My blog post today on Stephen Ambrose's Nixon: The Triumph of a Politician, 1962-1972 will concern Ambrose's narration on pages 172-174. The topic of this post is the impact of Nixon's advisers on Nixon, and the question of whether Nixon's Presidency would have been better had Bob Finch rather than Spiro T. Agnew been Nixon's Vice-President. The setting is July-August 1968.
On page 172, Ambrose talks about John Mitchell,
H.R. Haldeman, and John Ehrlichman, who were key men on Nixon's staff.
These three men were fiercely loyal to Nixon, but they had downsides,
according to Ambrose. They had neither run for elective office nor
participated in the compromises that are a part of the legislative
process, and they cynically tended to ascribe horrible motives to their
political enemies. According to Ambrose, there was a disadvantage to
Nixon surrounding himself with such vindictive men, namely, that they
fed into Nixon's own vindictiveness:
"From top to bottom, the
staff consisted of men who were vindictive. For Nixon, this was highly
dangerous, because he was also a vindictive man, with a long memory and a
deep capacity to hate. By surrounding himself with vindictive types,
Nixon encouraged within himself one of his worst and most self-harmful
But Ambrose speculates about whether things
would have been a little better for Nixon had Bob Finch been Nixon's
Vice-President. Nixon liked Agnew back when Nixon was looking for a
running mate, for the reasons that I mentioned when I was blogging
through Jules Witcover's Very Strange Bedfellows: Agnew's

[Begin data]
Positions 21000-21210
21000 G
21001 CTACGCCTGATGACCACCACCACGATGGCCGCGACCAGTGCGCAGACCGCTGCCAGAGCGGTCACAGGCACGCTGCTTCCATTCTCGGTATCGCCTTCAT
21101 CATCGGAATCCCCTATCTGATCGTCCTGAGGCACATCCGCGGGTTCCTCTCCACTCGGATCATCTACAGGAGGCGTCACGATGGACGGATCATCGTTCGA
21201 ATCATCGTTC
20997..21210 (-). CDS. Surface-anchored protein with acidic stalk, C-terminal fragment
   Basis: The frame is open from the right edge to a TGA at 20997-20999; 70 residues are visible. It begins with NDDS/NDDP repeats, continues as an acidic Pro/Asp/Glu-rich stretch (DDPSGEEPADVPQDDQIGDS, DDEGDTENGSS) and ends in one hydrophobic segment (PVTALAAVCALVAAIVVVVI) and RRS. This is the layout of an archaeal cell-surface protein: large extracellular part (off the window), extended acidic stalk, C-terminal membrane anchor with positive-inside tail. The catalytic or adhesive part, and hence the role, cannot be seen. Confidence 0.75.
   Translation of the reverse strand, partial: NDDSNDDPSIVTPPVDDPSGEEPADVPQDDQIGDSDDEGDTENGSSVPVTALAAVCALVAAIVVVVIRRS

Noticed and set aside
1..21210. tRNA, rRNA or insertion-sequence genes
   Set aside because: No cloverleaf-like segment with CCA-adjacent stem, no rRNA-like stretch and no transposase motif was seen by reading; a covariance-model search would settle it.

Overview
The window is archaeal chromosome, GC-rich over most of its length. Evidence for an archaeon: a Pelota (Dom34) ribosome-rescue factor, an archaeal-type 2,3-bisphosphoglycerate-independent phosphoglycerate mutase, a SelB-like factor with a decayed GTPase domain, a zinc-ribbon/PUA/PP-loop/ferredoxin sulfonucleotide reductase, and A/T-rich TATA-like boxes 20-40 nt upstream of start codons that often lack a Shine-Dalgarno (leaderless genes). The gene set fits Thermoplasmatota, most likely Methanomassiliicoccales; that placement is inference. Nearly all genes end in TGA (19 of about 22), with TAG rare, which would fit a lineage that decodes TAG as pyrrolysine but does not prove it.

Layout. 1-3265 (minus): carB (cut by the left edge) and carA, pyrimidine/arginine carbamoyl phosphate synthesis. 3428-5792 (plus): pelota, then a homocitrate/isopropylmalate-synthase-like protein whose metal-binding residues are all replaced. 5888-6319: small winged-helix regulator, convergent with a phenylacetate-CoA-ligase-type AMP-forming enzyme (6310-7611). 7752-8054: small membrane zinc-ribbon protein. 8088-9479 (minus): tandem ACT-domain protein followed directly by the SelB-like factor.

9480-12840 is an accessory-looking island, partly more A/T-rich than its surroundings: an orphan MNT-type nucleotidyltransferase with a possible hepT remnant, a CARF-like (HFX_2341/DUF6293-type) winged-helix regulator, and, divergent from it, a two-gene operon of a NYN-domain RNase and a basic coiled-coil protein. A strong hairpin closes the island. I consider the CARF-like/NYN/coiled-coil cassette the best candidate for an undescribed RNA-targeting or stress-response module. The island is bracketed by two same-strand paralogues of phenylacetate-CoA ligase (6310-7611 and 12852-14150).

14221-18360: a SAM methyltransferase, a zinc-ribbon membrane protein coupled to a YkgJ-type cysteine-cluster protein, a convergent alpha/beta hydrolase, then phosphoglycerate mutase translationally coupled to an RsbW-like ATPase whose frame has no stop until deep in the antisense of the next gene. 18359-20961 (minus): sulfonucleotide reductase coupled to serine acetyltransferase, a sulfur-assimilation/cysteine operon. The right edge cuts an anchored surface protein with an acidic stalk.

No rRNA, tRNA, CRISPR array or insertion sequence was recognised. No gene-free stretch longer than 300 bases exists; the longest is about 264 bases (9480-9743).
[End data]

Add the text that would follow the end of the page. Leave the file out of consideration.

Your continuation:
confidence, his record as a moderate, and his tough stance on
law-and-order. But Nixon actually asked Bob Finch to be his running
mate before making the offer to Agnew.
Finch is this man.
At the time, he was the Lieutenant Governor of California. Finch was
very close to Nixon personally. For that reason, Mitchell was advising
Nixon not to pick Finch, saying it would be "nepotism", which Mitchell
was confusing with cronyism. But Nixon asked Finch anyway, saying that
Finch had "youth and freshness, and...would have great appeal to the
party and to independent voters" (Nixon, as quoted on page 173). But
Finch turned Nixon down for a variety of reasons. First, Finch thought
that going from being a Lieutenant Governor to being the Vice-President
of the United States was too great of a leap. Second, Finch agreed with
Mitchell's concern that people would regard Nixon's selection of him
(meaning Finch) as cronyism. Third, Finch was a rival to Ronald Reagan
in California, so Finch thought that Nixon's selection of Finch would be
a turnoff to "Reagan's people" (Ambrose's words). And, fourth, Finch
was concerned about the possible impact of a national campaign on his
own family. Finch's kids were getting taunted by antiwar students at
school. How much worse would a national campaign be for them?
so Nixon picked Agnew, one who shot-from-the hip and proved to be a
polarizing figure. Ambrose asks a question: "What if Finch had said
yes?" Ambrose says on pages 172-173:
"Big, sandy-haired, casual
and relaxed, good-looking and easy-going, Finch was the opposite of
Agnew. Finch's instinct was to bring people together, not drive them
apart. Finch's method of operation was to study a problem thoroughly
before speaking on it, not shoot from the hip. Finch had a broad sense
of humor and often laughed at himself. Finch distrusted ideology; he
was a pragmatist who sought progress through compromise and
negotiation. Finch combined a warm human sympathy with a basic common
sense. And the biggest differences of all between Finch and Agnew were
these: Finch was sensitive to the feelings of others and not at all
vindictive. Aside from these personality differences, there was another
important one: Nixon liked and trusted Finch, and would listen to him.
Not necessarily respond, but at least listen."
Vice-President Finch have persuaded Nixon to listen more to his angels
rather than his demons? That's a good question. The wikipedia article
on Finch says that Finch in 1970 was Counselor to the President. Yet,
the problems in Nixon's Presidency remained.